1. Persistent (early, never experienced dryness) SUI
2. Recurrent (initial success and then failure) SUI
3. Patient desires additional treatment
4. Persistent deNovo urge
5. Development of a fistula
Another option is that the SUI is treated successfully, but there is a complication which can be manifested as a mesh complication or difficulty with voiding/obstruction.
SSI surgical failure can be defined in a more flexible manner, using the surgeons/patient’s assessment of cure on the last follow-up visit, or using the strict definition which includes an objective and subjective component of assessment at a minimum follow-up of 12 months.
According to the American Urologic Association (AUA) guidelines, mid urethral slings (MUS) with the insertion of a mesh, have comparable efficacy to autologous slings (pubovaginal or fascial slings). Usage of MUS entails more rapid recovery and more efficient return to normal voiding. The rare complication of mesh extrusion should be avoided by using intraoperative cystoscopy to examine the bladder and urethra and minimize the risk of urinary tract injury.
Not all the slings are the same, and not all MUS is the same. They all differ in their treatment success rates and complications rates. Contemporary data demonstrate that MUS is the mainstay first line treatment for SUI. MUS can perform either as a retropubic MUS (RMUS) or as a transobturator (TMUS) approach. RMUS has 13.8% failure rate after a follow-up of 94 months. The TMUS has a failure rate of 31-36% at 10 years follow-up.
In The Stress Incontinence Surgical Treatment Efficacy Trial (SISTEr)1, Burch colposuspension (Burch colposuspension (a procedure used to treat urinary incontinence due to pelvic floor relaxation. It entails the attachment of the paravaginal fascia to Cooper's ligament), and autologous rectus fascial sling were analyzed. Between 34-51% of the patients had failed. In the 5-Year Longitudinal Follow-up after Retropubic and Transobturator Midurethral Slings (ToMUS) study2 the failure rate was 20-44%. However, only 48 patients from both trials were retreated.
The risk factors for MUS failure include BMI >25, mixed incontinence, prior SUI surgery, intrinsic sphincter deficiency (ISD), and diabetes.3 Importantly, to evaluate these women:
- A complete history needs to be taken - physicians need to understand the onset of SUI, severity, and characterization of symptoms
- All historical records need to be reviewed
- Complete physical examination needs to be performed - urethral mobility should be assessed; a stress test should be performed, while other vaginal pathology should be assessed. Scars should be noted, and pain, tenderness or numbness associated with a previous sling should be assessed
- Urinalysis and culture need to be done0
- Post-void residual test
- Cystoscopy - performed to discover prior mesh in the urethra and bladder
- Urodynamic studies - Should be able to demonstrate the incontinence, mobility and ISD, assess compliance/ capacity of the bladder, and inform us if there is a potential obstruction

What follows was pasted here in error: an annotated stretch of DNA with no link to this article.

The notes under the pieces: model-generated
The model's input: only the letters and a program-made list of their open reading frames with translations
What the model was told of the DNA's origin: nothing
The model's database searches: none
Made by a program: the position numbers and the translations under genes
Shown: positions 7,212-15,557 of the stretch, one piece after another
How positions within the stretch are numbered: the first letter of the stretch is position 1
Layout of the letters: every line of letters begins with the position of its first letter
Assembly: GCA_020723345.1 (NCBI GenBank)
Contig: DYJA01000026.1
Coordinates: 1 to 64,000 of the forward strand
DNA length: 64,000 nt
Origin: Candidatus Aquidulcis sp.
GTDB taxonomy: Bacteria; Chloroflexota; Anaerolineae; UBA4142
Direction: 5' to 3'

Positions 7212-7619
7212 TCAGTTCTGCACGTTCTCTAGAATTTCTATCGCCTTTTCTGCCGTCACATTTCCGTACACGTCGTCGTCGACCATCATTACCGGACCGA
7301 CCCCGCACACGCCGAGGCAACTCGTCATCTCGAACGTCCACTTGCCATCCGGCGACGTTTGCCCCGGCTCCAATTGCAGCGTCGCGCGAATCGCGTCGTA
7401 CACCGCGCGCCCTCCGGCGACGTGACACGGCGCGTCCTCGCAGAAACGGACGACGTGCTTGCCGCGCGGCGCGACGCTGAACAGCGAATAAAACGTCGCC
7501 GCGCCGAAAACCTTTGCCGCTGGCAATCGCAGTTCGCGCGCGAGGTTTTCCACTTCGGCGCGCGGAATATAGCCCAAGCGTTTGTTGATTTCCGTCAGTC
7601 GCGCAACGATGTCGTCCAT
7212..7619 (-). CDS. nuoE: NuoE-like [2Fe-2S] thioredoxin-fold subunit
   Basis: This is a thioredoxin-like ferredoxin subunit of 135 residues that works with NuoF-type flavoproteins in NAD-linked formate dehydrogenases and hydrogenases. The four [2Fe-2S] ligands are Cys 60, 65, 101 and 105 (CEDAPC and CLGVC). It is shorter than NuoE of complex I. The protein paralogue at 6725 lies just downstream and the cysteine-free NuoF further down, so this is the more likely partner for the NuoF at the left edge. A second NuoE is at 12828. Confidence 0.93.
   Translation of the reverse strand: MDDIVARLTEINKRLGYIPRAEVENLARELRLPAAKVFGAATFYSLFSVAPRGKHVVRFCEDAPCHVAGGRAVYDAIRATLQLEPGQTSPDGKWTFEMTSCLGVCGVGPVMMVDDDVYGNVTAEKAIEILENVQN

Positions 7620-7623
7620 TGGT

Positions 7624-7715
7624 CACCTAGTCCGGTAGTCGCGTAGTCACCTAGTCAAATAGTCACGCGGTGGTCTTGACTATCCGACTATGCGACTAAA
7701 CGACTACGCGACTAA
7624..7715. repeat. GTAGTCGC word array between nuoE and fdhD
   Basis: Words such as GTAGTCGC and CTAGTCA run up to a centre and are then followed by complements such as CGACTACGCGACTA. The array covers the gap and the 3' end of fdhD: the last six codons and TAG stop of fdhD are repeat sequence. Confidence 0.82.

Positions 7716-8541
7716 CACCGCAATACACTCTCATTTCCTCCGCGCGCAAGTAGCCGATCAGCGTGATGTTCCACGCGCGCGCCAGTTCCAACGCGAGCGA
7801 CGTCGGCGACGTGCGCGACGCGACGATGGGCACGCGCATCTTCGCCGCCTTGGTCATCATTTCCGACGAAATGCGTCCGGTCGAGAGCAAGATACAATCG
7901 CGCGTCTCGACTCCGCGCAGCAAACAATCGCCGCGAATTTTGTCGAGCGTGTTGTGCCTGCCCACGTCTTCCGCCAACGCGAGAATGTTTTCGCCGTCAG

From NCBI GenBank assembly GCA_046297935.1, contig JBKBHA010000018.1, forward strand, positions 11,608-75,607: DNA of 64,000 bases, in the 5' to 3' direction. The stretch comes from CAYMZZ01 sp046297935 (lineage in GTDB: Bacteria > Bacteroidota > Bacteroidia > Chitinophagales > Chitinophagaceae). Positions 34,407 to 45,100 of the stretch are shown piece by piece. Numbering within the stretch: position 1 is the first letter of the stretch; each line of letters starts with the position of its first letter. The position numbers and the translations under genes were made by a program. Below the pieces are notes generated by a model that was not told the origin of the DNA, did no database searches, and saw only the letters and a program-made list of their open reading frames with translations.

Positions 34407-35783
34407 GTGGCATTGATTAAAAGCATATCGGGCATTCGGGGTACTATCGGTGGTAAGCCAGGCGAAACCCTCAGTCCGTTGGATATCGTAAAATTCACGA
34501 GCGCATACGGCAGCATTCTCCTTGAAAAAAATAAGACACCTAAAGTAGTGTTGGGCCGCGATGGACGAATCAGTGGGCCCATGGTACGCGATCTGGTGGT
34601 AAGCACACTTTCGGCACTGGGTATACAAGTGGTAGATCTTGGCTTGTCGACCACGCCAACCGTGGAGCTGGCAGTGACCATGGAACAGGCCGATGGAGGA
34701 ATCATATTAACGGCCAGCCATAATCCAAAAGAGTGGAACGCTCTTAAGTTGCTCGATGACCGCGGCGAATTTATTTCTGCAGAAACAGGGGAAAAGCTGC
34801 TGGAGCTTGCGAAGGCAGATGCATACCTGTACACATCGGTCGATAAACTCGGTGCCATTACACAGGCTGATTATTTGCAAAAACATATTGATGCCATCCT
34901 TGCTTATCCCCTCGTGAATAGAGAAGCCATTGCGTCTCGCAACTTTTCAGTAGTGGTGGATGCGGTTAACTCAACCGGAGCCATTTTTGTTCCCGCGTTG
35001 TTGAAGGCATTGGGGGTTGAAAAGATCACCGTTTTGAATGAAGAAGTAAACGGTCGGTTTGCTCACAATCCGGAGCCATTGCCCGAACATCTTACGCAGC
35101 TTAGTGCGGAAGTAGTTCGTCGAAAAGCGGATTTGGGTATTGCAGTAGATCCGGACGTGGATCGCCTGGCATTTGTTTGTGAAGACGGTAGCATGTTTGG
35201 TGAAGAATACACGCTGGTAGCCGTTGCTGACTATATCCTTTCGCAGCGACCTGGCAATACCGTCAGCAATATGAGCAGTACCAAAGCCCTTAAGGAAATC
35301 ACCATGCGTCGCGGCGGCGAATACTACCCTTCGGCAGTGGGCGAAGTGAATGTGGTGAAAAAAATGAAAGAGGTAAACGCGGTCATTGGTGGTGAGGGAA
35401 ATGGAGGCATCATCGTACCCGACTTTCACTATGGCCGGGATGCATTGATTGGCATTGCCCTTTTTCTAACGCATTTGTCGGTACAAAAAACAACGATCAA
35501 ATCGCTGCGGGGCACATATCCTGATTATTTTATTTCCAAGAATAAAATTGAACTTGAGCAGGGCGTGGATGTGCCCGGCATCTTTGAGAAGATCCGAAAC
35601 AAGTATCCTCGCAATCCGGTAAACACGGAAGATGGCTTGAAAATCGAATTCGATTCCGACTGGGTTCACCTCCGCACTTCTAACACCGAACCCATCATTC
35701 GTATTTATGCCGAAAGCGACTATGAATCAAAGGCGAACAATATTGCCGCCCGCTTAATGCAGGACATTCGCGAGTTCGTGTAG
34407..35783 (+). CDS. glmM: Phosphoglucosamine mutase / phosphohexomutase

It is most important that urologists determine the reason for failure: whether the wrong procedure was performed, wrong material (mesh) used, lacking technical surgical skills, some change that had occurred in the patents; and other miscellaneous reasons. The treatment consists of several options:
- Conservative – wait and see approach, usage of various medications
- Tightening of a prior sling – for pubovaginal sling this can be done up to 12 weeks following the initially failed procedure. For MUS – it is possible to plicate the mesh with a non-absorbable suture, resulting in cure in 47% of cases
- A repeat MUS procedure – whether retropubic or obturator. Some data suggest that a retropubic approach may be superior to an obturator approach in redo procedures. A good candidate is a patient with healthy vaginal mucosa, and a mobile bladder neck and urethra. In a meta-analysis assessing the outcomes of MUS following MUS, the cure rate was 73.3%5. The question of what to do after a second failed MUS remains unanswered.
- Fascial (Pubovaginal) sling procedure
- Injectable sling –bulking agent
What will determine what kind of procedure the surgeon will perform in patients who have failed initial SUI surgical treatment includes the patient’s expectations, her urethral mobility, urodynamic parameters, whether it is a complex case and the surgeon’s preference? Summing all available evidence, it is clear that we currently have minimal data on how to best treat patients following a failed MUS procedure. What we need are randomized controlled trials between retropubic MUS, transobturator MUS and pubovaginal sling.
In conclusion, failure of primary slings occurs in 12-44% of cases. The known predictors of failure include diabetes, obesity, mixed incontinence, ISD, prior surgery, increased age, and increased pad weight. A complete evaluation of these patients is needed, and randomized controlled trials are needed to provide us with clear answers on how to treat these patients in the best way.
Presented by: E. Ann Gormley, MD, Professor of Surgery in Urology, Dartmouth-Hitchcock Medical Center
1. Tennstedt S et al. Urology 2005
2. Kenton K et al. J Urol 2015
3. Stav et al. Int Urogyn J 2010
4. Kobashi K et al. J Urol 2017
5. Pradhan et al. Int Urogyn 2012
Written by: Hanan Goldberg, MD, Urologic Oncology Fellow (SUO), University of Toronto, Princess Margaret Cancer Centre, @GoldbergHanan at the 70th Northeastern Section of the American Urological Association (NSAUA) - October 11-13, 2018 - Fairmont Royal York Toronto, ON Canada